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Container ships wait off the coast of the congested Ports of Los Angeles and Long Beach in Long Beach, California

Container ships wait off the coast of the congested Ports of Los Angeles and Long Beach in Long Beach, California, U.S., October 1, 2021. REUTERS/ Alan Devall

Checking In On Southern California’s Containership Backup

Mike Schuler
Total Views: 21598
June 27, 2022

With a busy summer expected at the San Pedro Bay ports of Los Angeles and Long Beach, vessel traffic officials are reporting a new record low number of containerships waiting for a berth.

The Marine Exchange of Southern California on Friday reported just 16 containerships in the backup, setting a new record low for 2022.

For comparison, this is down from an all-time record high of 109 containerships in the backup in early January of this year. Compared to 2021, the backup hit a low of 9 ships in June 2021, decreasing from a February peak of 40. However, the backup increased steadily from the June low through the end of the year—leading to January’s record. To put it another way, year-over-year the backup is up 77%, but down over 85% compared to the peak.

Pre-covid, the number of containerships backed up was 0-1 at any given time.

Chart showing the containership backup. Courtesy Marine Exchange of Southern California

The 16 containerships in the backup as of Friday included 1 ship at anchor and 15 outside the Safety and Air Quality Area (SAQA), which was introduced in November 2021 as part of a new queuing process developed by the Pacific Maritime Association, Pacific Merchant Shipping Association, and Marine Exchange to improve safety and air quality off of Southern California amid historic congestion and the unprecedented backup of ships waiting at San Pedro Bay anchorages.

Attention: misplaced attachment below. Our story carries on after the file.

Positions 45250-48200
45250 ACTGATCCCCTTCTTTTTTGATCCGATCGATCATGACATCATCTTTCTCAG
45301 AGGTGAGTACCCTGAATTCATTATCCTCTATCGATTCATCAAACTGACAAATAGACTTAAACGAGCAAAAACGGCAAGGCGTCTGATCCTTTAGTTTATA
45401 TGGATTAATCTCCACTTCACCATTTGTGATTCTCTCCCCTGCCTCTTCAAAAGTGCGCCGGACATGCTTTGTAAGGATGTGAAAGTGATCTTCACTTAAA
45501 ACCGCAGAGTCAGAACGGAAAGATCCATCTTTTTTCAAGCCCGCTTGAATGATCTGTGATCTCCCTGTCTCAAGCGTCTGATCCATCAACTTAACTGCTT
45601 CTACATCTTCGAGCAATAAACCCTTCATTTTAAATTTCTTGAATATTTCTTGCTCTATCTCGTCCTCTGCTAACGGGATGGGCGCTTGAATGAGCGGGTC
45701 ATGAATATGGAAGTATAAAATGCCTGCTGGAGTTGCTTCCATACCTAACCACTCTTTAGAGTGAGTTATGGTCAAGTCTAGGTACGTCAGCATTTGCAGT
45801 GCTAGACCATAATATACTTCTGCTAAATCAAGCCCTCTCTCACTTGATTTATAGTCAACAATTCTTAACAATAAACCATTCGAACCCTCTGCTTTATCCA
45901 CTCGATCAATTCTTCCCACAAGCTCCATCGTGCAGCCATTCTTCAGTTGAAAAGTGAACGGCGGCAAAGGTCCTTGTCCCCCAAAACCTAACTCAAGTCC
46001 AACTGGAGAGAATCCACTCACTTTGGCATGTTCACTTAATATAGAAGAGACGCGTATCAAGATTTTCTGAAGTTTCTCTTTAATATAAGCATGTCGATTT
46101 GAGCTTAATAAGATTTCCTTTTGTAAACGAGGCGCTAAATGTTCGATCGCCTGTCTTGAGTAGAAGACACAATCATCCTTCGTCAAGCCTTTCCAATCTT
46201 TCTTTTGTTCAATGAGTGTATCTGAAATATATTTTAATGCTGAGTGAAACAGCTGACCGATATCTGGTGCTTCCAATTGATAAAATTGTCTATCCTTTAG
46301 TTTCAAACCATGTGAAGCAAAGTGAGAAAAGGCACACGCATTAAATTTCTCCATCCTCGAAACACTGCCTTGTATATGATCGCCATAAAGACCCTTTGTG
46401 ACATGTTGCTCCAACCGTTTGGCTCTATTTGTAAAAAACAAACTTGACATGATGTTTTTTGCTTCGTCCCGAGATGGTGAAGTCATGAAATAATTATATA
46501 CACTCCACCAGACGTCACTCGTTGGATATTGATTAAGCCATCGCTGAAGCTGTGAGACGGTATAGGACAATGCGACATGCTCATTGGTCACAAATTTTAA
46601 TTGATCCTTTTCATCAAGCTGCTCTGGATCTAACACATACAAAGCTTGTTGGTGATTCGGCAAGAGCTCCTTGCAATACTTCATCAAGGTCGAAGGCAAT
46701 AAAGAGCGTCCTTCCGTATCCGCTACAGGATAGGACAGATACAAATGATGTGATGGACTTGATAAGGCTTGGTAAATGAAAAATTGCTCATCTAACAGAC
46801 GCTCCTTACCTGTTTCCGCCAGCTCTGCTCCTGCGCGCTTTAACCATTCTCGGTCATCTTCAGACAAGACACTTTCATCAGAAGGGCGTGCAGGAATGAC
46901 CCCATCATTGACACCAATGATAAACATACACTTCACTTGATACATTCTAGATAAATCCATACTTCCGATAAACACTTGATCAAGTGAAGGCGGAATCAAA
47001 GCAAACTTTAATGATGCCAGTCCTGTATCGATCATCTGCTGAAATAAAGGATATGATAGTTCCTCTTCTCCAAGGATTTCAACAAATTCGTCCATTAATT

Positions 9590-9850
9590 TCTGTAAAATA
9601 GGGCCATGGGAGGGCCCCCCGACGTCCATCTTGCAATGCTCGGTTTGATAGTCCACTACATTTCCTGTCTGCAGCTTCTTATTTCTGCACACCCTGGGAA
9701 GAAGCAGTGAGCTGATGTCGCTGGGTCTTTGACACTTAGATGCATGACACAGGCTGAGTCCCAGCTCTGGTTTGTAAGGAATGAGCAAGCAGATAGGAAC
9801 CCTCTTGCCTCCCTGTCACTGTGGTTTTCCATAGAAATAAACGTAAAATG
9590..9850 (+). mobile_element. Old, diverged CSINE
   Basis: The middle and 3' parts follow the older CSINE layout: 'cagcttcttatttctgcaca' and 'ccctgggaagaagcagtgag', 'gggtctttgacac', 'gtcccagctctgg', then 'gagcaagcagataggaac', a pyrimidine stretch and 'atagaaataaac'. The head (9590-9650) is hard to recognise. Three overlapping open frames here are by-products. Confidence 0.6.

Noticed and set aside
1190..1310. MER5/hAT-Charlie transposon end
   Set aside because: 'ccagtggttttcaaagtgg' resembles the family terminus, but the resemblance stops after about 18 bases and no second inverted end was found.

“The fact that 17 of the 18 container ships arriving in the next 3 days are going directly to a berth without anchoring is great evidence that the new queuing system for labor is working, in that most ships are planning their arrivals to not need need to anchor, which is a return to “normal” pre COVID in 2018-2019,” wrote Captain Louttit of the Marine Exchange in his latest update. “This is great evidence that the new queuing system for labor is accomplishing its twin goals increasing safety and air quality continue to be met.”

The updated system essentially establishes a “Safety and Air Quality Area” that extends 150 miles from the coast that inbound trans-pacific containerships are requested to avoid while awaiting a berth at the ports. It also changes how ships have historically entered the berthing queue.

The Marine Exchange of Southern California is a non-profit that jointly manages Vessel Traffic Service (VTS) with the U.S. Coast Guard for the San Pedro Bay Ports Complex, which includes the ports of Los Angeles and Long Beach.

With both ports calling for a busy summer shipping season ahead, along with increasing congestion in marine terminals and on-going labor negotiations, what happens with the backup going forward is really anyone’s guess.

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